BOATS OF THE LAKE – REVIEW As most of you know, I’m a big fan of the annual Lake Rotoiti Classic & Wooden Boat Parade on Lake Rotoiti, North Island. During the recent CV-19 lock-downs past commodore David Wilson, his wife Glenys and member Lois Palmer teamed up to pull together a book detailing some of the history surrounding the LRC&WB association. The hard cover, 4 colour printed book is full of beautiful photos taken at events spanning the 25 years, plus many stories about locals and their boats around the lake. I tucked a copy away for Xmas / NY reading and if you have any interest in classic wooden boats, I give it a big tick and encourage you to buy a copy, details below. Link For Orderinghttps://form.jotform.com/213318234322849
Make sure to check in to WW tomorrow (Monday) we have a brilliant story on the woody – Callisto
Woody Cruising In The Bay of Islands #2 Today’s gallery are again from BOI woody and pro photographer Dean Wright’s camera, Dean snapped the photos above of – Centaurus, Lady Ellen, Mana Rose, Kualani and his own classic woody – Arethusa seen at dusk. The gent in the very smart sailing dinghy is Angus Rogers, owner of Centaurus.
The 50’ Kualani is a newbie to WW and the BOI – Dean did some sniffing around and learnt that she was built by P. Jorgensen & Sons boat builders of Picton. When built she was powered by twin Gardner 5LW engines, looking at the photo of her, there are two very impressive exhaust pipes up top, which might suggest something with a tad for HP than the Gardner’s delivered. FYI – link here showing some (not sure if its all) of the Jorgensen built fleet https://jorgensenboats.nz/boats/
Below is a spec sheet of Kualani as she was built (no mention of the year), we have moved on a lot in terms of being PC, the reference to the bollards in the ‘ Deck Hardware’ section – would get you in a lot of trouble there days 😉 Also below is a photo of Kualani in Waipiro Bay, Gisborne – dated January 2020.
Dean Wright recently slipped the lines on Arethusa and has been mooching around the Bay of Islands. Today’s gallery of photos includes the very salty looking Adventure in Deep Water Cove, also there was the Auckland woody – Callisto. Also featured is Andy and Brenda Bell’s Monowai III and Jim Ashby’s Olga, Dean commented that Olga is a serious bit of kit. She sure is, looks like you could go anywhere in her. Would love to know move about Olga, can anyone give Jim Ashby a nudge and ask him to send WW some background on the boat.
Back in late 2019 Arethusa’s Bay of Islands owner Dean Wright, a professional photographer by trade, and well known to WW readers gave me the heads up that the 1917, 33’ Bob Brown built, ex gaff rigged cutter, was in for a treat – a new wheelhouse. Since then I have been pestering Dean on a regular basis for photos, even threatened to drive up and take them myself 🙂 Problem was, the mans a perfectionist and didn’t want to send anything in to WW until it was all shipshape. Well woodys as you can see from the above, its very shipshape, in fact in my eyes – perfect. Well done to the team. I asked Dean to tell use about the project, so I’ll hand over to him. Remember you can enlarge the photos by clicking on them – Enjoy 🙂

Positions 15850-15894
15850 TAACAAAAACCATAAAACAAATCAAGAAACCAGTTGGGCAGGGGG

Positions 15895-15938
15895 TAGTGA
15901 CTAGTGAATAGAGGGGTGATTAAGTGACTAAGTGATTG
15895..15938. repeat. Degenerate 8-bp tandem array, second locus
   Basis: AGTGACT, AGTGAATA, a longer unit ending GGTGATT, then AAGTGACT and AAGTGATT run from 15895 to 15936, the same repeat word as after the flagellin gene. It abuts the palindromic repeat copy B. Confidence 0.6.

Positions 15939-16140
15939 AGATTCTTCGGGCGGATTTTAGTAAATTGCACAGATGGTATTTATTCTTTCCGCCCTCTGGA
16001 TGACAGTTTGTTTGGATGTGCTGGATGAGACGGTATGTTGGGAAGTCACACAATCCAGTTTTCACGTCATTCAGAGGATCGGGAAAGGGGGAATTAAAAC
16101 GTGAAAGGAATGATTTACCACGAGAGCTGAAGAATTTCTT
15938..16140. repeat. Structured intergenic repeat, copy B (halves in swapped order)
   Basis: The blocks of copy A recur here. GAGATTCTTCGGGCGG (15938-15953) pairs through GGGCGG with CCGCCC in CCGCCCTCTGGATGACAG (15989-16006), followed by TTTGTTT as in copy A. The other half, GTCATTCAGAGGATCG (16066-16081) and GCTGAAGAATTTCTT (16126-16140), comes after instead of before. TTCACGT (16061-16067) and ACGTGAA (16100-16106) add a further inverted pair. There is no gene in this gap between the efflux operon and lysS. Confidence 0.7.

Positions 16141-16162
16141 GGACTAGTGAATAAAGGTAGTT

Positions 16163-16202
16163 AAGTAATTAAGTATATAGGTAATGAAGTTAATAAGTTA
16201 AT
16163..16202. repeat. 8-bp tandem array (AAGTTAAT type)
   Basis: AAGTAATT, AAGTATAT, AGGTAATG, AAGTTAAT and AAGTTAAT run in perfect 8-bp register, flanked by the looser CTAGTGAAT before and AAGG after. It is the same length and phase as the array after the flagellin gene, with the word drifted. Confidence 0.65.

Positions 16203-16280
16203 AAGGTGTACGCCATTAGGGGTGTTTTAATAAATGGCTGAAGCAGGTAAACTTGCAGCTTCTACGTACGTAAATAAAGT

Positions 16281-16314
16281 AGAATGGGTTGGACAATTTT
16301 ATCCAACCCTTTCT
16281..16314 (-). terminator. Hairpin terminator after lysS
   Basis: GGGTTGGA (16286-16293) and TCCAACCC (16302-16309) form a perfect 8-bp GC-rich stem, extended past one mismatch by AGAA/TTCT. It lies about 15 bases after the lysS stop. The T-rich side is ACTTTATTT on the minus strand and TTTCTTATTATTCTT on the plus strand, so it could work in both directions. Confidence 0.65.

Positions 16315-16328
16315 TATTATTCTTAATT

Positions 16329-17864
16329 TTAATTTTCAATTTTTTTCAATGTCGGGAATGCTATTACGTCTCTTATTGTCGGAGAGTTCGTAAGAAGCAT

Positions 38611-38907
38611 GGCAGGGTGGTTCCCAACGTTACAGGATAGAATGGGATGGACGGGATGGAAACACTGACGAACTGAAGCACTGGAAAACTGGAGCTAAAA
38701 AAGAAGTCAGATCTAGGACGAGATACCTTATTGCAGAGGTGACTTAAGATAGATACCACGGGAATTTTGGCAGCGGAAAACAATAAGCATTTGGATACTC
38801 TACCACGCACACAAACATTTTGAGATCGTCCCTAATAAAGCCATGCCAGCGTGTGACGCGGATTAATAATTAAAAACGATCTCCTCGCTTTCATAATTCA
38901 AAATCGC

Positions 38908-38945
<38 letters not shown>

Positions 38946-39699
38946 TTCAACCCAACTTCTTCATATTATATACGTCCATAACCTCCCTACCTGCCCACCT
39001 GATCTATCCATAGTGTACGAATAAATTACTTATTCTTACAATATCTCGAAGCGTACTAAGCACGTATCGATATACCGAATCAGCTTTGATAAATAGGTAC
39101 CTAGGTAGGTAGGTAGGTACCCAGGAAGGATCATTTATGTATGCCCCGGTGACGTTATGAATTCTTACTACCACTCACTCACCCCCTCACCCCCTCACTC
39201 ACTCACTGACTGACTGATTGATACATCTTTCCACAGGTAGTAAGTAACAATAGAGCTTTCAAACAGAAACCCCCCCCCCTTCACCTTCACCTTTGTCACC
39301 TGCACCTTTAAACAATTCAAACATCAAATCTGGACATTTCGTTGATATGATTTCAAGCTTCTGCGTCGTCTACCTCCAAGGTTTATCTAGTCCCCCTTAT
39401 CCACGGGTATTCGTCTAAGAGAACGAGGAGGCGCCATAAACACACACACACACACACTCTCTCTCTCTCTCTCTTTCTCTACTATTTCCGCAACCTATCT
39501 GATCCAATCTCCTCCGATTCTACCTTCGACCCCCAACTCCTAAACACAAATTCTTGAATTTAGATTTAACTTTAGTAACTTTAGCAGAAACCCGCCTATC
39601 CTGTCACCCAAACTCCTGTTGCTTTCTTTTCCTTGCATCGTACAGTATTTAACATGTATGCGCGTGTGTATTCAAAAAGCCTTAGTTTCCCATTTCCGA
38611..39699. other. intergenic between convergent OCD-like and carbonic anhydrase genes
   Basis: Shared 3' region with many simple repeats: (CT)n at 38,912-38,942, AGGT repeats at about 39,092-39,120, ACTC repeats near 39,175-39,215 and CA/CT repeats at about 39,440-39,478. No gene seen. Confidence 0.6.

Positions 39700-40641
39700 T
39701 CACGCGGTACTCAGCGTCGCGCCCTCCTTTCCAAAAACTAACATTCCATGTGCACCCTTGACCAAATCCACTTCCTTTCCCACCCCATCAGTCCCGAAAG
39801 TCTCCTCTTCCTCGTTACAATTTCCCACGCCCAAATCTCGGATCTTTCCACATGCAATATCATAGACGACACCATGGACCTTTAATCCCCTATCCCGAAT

“Over the years we’ve got keen on changing Arethusa’s wheelhouse to be more in keeping with her age, so at 102 she’s undergone some cosmetic surgery 🙂
We lost 8″ inches of headroom in wheelhouse when we installed the Gardner, so we’ve gone up in height 6 inches and forward 8 inches and gone for more traditional upright windows fw’d.
Boat builder John Gander did the job in his Waipiro Bay workshop. He started by taking patterns off the existing wheelhouse and fw’d cabin top. He replicated the curve of the fw’d cabin top in ply and built the new wheelhouse around that in six sections. He also laminated the new wheelhouse roof, allowing for a good eyebrow fw’d and a smaller one aft.
John learned his trade at Roger Carey’s yard in Picton in the 60’s and 70’s, where beautiful work boats with great looking wheelhouses were the order of the day. John built one of my favorite Carey designs, Hinewai for his own boat and we’ve replicated her fw’d opening half window on Arethusa.
Once the wheelhouse was complete, we hauled Arethusa at Ashby’s in Opua and got to work with the skill-saw. In no time we’d reduced her to a convertible. We were lucky for Northland’s drought everything stayed reasonably dry and also that we got everything closed in and back in the water before Covid shut the yard down.
I’m in awe of how boat builders can build something like this away from the boat, then fit the pieces with a minimum of shaping. Fitting and gluing the six sections to the existing house went really smoothly.
The wheelhouse is built from 2″ Iroko. This is the first outside varnish we’ve had on Arethusa, we hand brushed 2 coats of Cetol as a base and six coats of Schooner Yacht Varnish.
Over lock-down, the apprentice made new interior joinery, gone are the Warehouse plastic drawers and chipboard frame 🙂 Moved the batteries under the new bench unit so we can now stand at the wheel. John laminated me up some lovely curved trim for the front of the oven unit. Our old manky plywood dash got an upgrade to kauri and the old wheel got a fright with a good scrub and a varnish.
Outside we made nav light boxes and dorade boxes. We had to move the aluminium framed front hatch fw’d, a more traditional looking one in Iroko is on the to-do list. The liferings also got a birthday.
Here’s some before and after pics and also some that I hope will give some idea of the process. Thanks John for all your incredibly skilled design and build work, we’re really stoked with it.
We’re always keen to learn more of Arethusa’s history, especially the 1955-2000 period in the South Island. If you have any stories we’d love to hear them.”